Human sacrifice was a key part of the Aztec culture, and a new find raises new questions about these savage rituals. Beneath the heart of Mexico City, a tower of human skulls was unearthed, and among the embedded human trophies were the crania of women and children. Archaeologists found more than 650 of the skulls caked in lime near the site of Templo Mayor, one of the main temples of the Aztec capital Tenochtitlan, which would later become Mexico City. Archaeologists speculate that the tower formed part of the Huey Tzompantli, which was a massive collection of skulls that the Aztecs used to strike fear into the hearts of Spanish conquistadors.
Since the excavation of the site in 2015, archeologists and historians were expecting to find young, male warriors, . So, when the skulls of women and children were found at the site as well, the researchers realized that the picture was not complete.
“We were expecting just men, obviously young men, as warriors would be, and the thing about the women and children is that you’d think they wouldn’t be going to war,” said Rodrigo Bolanos, a biological anthropologist investigating the site. “Something is happening that we have no record of, and this is really new, a first in the Huey Tzompantli.”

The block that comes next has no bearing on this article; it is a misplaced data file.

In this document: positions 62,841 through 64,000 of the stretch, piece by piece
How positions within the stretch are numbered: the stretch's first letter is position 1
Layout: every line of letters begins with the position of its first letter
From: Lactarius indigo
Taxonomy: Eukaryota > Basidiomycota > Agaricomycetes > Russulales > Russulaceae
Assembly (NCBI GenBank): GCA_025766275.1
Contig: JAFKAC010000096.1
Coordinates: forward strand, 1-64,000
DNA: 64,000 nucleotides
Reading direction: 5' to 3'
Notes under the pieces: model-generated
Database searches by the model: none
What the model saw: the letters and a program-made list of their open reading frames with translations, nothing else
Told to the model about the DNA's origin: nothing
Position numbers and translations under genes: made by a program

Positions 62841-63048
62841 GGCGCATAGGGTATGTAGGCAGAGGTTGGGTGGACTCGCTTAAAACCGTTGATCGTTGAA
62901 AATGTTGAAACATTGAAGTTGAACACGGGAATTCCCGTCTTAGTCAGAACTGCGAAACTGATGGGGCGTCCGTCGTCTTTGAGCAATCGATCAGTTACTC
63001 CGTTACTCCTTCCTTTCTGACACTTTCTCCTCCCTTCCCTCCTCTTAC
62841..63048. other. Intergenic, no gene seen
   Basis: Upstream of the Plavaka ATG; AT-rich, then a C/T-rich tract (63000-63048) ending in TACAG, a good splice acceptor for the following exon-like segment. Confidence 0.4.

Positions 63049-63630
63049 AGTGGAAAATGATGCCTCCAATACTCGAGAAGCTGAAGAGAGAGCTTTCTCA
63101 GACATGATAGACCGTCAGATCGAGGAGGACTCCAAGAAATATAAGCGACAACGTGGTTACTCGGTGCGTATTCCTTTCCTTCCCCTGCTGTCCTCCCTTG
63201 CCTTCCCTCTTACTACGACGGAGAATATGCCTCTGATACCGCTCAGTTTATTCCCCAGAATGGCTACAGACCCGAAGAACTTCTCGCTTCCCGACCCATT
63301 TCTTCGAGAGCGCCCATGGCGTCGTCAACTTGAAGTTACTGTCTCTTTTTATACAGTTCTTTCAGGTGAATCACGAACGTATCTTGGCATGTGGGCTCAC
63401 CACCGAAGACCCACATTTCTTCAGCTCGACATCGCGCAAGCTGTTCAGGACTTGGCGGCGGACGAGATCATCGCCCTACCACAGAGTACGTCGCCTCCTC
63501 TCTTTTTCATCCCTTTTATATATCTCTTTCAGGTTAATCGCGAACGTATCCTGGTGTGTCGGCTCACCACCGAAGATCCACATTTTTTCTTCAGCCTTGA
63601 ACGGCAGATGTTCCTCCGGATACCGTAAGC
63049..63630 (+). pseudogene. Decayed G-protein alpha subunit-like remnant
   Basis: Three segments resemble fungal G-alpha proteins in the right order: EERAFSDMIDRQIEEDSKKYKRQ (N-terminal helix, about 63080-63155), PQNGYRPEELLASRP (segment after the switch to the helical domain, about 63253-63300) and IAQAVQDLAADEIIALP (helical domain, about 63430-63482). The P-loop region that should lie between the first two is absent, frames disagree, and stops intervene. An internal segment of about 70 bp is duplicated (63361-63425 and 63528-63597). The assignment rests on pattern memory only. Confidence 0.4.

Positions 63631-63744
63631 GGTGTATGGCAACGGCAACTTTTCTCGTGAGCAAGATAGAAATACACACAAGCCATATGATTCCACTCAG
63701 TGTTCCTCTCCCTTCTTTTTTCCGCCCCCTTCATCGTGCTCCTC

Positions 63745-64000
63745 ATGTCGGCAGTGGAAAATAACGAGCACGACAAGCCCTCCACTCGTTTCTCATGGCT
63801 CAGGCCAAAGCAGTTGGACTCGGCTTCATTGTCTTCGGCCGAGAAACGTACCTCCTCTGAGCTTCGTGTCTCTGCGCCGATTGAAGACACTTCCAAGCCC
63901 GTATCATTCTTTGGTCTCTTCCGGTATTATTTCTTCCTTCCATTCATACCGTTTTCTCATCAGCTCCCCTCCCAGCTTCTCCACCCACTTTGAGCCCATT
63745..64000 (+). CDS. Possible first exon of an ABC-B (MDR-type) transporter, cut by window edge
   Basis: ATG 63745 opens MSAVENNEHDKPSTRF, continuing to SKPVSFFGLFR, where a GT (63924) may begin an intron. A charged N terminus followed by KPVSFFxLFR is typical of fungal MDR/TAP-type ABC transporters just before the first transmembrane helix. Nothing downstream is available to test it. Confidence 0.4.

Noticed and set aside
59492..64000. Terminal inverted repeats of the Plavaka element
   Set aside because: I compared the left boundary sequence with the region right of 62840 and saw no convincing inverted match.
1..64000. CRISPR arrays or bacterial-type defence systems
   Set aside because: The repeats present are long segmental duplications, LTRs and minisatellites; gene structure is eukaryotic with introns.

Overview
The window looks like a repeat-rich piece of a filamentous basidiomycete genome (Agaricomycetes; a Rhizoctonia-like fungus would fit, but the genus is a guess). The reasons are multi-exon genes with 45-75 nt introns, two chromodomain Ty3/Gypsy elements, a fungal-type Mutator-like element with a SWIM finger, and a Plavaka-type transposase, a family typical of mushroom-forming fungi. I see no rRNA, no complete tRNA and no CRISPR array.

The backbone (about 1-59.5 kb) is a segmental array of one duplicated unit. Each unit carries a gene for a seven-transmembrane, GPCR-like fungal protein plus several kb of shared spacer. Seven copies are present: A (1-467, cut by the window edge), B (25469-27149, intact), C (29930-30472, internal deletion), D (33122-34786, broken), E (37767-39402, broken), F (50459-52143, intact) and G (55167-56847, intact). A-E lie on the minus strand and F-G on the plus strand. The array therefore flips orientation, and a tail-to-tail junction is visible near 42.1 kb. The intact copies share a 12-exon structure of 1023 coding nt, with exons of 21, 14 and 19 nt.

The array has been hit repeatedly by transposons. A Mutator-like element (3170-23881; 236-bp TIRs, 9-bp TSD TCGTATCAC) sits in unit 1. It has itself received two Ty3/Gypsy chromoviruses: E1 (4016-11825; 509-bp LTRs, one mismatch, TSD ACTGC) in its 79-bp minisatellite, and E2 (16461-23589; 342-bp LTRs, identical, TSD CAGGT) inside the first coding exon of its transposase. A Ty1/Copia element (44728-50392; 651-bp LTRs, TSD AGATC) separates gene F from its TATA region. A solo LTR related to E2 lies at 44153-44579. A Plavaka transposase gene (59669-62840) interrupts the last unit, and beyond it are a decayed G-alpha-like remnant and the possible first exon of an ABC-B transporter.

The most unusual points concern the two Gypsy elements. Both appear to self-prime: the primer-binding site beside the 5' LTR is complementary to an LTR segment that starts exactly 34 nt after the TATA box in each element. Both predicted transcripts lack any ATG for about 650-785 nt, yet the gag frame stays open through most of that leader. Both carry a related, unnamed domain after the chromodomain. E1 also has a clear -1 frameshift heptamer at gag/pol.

Archaeologists stated that after the skulls were put on public display on the Tzompantli, they were set in the tower. The tower itself stood on the corner of the chapel of Huitzilopochtli, the Aztec god of war and sacrifice. The base of the tower has yet to be unearthed. Historians have no doubt that the tower is one of the skull displays mentioned by Andres de Tapia, a Spanish soldier who fought alongside Cortes in 1521.
Human sacrifices were practiced by the Aztecs as offerings to the sun. Most rituals involved a victim being taken to the top of the temple by four priests. Once the victim was spread laid out on a stone slab, a fifth priest would slice open the victim’s abdomen, open up the victim’s chest, and rip out the still-beating heart. The heart was then placed in a bowl held by the statue of a god, with the body being thrown down the steps of the temple.
So far, 676 skulls have been found at the site, with more likely to be found as the excavation continues.